“It probably affects multiple different organs, so I would probably urge we start thinking about sleep apnea as more like a chronic disease with vascular and inflammatory issues,” said Dr. Neomi Shah, an associate director of the Pulmonary Sleep Lab at Montefiore Medical Center in New York and an author of a study linking sleep apnea and hearing loss.

The study looked at of 13,967 subjects from the Hispanic Community Health Study/Study of Latinos, and found that sleep apnea was associated with hearing impairment.

Why the connection? Researchers think underlying inflammation in blood vessels could be to blame, since the ear would be prone to that kind of a problem.

Sleep apnea was associated with a 31 percent increase in high-frequency hearing impairment, a 90 percent increase in low-frequency hearing impairment and a 38 percent increase in combined high- and low-frequency hearing impairment.

The good news is those diagnosed with sleep apnea don’t necessarily become hearing-impaired. Scientists aren’t quite sure yet which comes first, hearing loss or sleep apnea, or if there is a common third factor. Also, treating sleep apnea may improve hearing loss in patients who do have it.

More studies are needed, including whether the sleep disorder actually causeshearing loss and whether other ethnic populations are equally affected.

Lead author Dr. Amit Chopra, at the Albany Medical Center in New York, noted patients with sleep apnea are also at increased risk for a number of health-related issues including heart disease and diabetes, and hearing impairment now may be added to that list.

Control Your Snoring, Save Your Skin

Control Your Snoring, Save Your Skin

Control Your Snoring, Save Your Skin

Snoring is a common symptom of sleep apnea. And if you snore, it’s a good idea to speak to your primary healthcare professional or a sleep expert about being evaluated for the sleep disorder sleep apnea or participating in a sleep study.

But according to a new study, you may also want to schedule a visit with your dermatologist: Spanish researchers support previous theories that sleep apnea may be a risk factor for melanoma.

The Skin Cancer Foundation notes that melanoma is the most dangerous form of skin cancer.

The Skinny on Sleep Apnea

The study isn’t the first one to examine the connection between skin cancer and sleep apnea. But it is the largest study to connect the dots.

Previous studies have pointed to a link between sleep apnea and both the increased risk of developing, and dying from, melanoma. Some experimental animal studies in mice indicate the reduced oxygen levels in the blood associated with untreated sleep apnea enhances the growth of cancerous tumors.

In the new study on humans, 60.7 percent of participants with melanoma had sleep apnea and 14.3 percent had severe sleep apnea. The results found the melanoma was more aggressive as the severity of sleep apnea increased. The severity of the sleep apnea also was linked with other factors of aggressiveness, including the growth rate or the depth of invasion of the tumor.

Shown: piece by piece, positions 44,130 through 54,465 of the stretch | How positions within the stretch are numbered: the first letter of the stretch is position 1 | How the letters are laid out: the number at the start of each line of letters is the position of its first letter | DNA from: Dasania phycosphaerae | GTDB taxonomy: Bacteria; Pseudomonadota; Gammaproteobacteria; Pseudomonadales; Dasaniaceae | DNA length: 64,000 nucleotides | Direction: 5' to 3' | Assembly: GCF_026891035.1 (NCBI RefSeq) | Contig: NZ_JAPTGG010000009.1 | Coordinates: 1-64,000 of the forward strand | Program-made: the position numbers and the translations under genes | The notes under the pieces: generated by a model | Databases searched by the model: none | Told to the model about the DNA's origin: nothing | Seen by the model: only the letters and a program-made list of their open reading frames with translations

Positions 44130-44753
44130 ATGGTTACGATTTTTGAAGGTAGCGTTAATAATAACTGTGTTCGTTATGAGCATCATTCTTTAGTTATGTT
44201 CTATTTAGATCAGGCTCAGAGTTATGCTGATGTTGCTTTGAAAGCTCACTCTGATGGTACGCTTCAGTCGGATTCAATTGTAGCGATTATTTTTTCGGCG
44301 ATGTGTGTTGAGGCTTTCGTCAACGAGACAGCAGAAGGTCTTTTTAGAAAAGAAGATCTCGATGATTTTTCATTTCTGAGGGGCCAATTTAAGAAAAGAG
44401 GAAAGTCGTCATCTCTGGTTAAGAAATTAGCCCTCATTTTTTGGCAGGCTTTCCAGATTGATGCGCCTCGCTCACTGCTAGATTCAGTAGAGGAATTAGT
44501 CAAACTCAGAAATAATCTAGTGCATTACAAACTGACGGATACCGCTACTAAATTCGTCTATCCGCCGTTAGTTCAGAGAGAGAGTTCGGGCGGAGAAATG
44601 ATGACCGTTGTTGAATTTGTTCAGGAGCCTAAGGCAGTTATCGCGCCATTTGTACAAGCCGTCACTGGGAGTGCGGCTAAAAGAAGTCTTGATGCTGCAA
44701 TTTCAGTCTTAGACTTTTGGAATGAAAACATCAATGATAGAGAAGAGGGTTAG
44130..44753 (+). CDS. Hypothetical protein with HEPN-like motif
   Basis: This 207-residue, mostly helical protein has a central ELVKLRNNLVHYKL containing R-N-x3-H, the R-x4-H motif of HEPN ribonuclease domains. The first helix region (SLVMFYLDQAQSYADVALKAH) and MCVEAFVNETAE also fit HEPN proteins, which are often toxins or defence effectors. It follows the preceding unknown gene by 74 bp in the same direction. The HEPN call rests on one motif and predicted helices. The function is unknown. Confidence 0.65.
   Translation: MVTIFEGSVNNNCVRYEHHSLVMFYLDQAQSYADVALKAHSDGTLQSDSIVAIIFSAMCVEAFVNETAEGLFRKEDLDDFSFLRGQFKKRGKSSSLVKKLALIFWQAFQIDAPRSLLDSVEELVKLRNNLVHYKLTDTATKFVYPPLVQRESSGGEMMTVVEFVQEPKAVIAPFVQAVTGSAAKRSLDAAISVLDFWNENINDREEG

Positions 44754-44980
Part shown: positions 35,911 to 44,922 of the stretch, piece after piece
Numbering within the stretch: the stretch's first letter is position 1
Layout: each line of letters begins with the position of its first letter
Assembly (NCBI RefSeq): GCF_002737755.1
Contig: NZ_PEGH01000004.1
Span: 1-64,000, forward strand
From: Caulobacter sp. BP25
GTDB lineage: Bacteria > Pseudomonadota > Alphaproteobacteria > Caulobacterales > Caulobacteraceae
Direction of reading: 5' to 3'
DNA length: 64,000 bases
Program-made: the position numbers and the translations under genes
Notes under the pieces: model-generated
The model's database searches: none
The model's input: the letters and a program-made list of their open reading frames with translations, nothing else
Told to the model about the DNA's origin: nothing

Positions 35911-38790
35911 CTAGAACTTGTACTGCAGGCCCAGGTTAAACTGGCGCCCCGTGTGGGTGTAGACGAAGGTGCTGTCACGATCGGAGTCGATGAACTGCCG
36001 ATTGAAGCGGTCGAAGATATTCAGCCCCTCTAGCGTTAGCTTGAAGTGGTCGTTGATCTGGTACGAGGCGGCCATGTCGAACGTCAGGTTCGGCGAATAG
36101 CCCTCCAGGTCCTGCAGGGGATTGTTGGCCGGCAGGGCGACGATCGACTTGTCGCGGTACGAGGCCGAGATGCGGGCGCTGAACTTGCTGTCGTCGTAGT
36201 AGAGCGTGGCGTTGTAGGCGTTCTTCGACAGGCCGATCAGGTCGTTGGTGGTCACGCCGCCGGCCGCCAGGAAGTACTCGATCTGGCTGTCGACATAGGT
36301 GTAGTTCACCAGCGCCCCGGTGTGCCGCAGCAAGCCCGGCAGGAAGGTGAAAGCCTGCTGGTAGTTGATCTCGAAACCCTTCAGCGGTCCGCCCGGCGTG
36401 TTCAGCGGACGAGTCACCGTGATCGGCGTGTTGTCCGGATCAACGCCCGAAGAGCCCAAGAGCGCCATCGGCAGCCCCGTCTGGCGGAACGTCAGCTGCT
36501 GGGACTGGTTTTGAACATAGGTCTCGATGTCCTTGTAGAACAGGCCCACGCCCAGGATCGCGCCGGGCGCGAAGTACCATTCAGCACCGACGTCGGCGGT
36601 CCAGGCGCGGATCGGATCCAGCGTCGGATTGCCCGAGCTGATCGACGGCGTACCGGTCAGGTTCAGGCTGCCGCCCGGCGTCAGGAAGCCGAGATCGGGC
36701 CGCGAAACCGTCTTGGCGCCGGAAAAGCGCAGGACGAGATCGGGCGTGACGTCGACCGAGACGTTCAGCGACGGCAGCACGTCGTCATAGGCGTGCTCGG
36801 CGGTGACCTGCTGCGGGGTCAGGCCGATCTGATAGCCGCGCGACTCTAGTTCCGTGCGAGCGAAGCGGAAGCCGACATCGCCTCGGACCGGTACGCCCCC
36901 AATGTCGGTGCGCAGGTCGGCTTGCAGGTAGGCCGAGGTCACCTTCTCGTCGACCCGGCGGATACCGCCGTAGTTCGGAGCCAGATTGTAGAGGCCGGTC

Continually Protecting Your Skin

The Skin Cancer Foundation recommends using a sunscreen with a minimum SPF 15 (higher is better) as one of the easiest and most effective ways to reduce your risk of skin cancer.

But for those with untreated sleep apnea, that’s not enough—treatment of sleep apnea can be critical in significantly reducing their risk of developing melanoma, according to the Spanish study. Luckily, treatment is relatively easy and can be highly effective.

The most common form of therapy used to treat sleep apnea is continuous positive airway pressure (CPAP). Your doctor may prescribe this treatment following an evaluation, which may include a sleep study, and diagnosis.

Worried your skin could be at risk? If you’ve been told you snore or stop breathing during the night by your sleep partner, are often fatigued or take naps during the day or wake frequently during the night, talk to your health care professional about the possibility you may have sleep apnea. Or take this quick quiz to further assess your risk.

OSA and Insulin Resistance: A Link?

OSA and Insulin Resistance: A Link?

OSA and Insulin Resistance: A Link?

It’s common for people living with untreated obstructive sleep apnea (OSA) to feel excessive fatigue during the day. But a group of studies show those living with untreated sleep apnea also could be on the road to diabetes.

OSA obstructs the airway, making it difficult for a person to breathe properly during sleep and causing them to wake up frequently (even if they don’t remember), which leads to the fatigue. And several studies also show OSA triggers changes in the body’s use of insulin, a hormone made in the pancreas that plays a major role in metabolism, which leads to a person developing insulin resistance—a precursor to diabetes.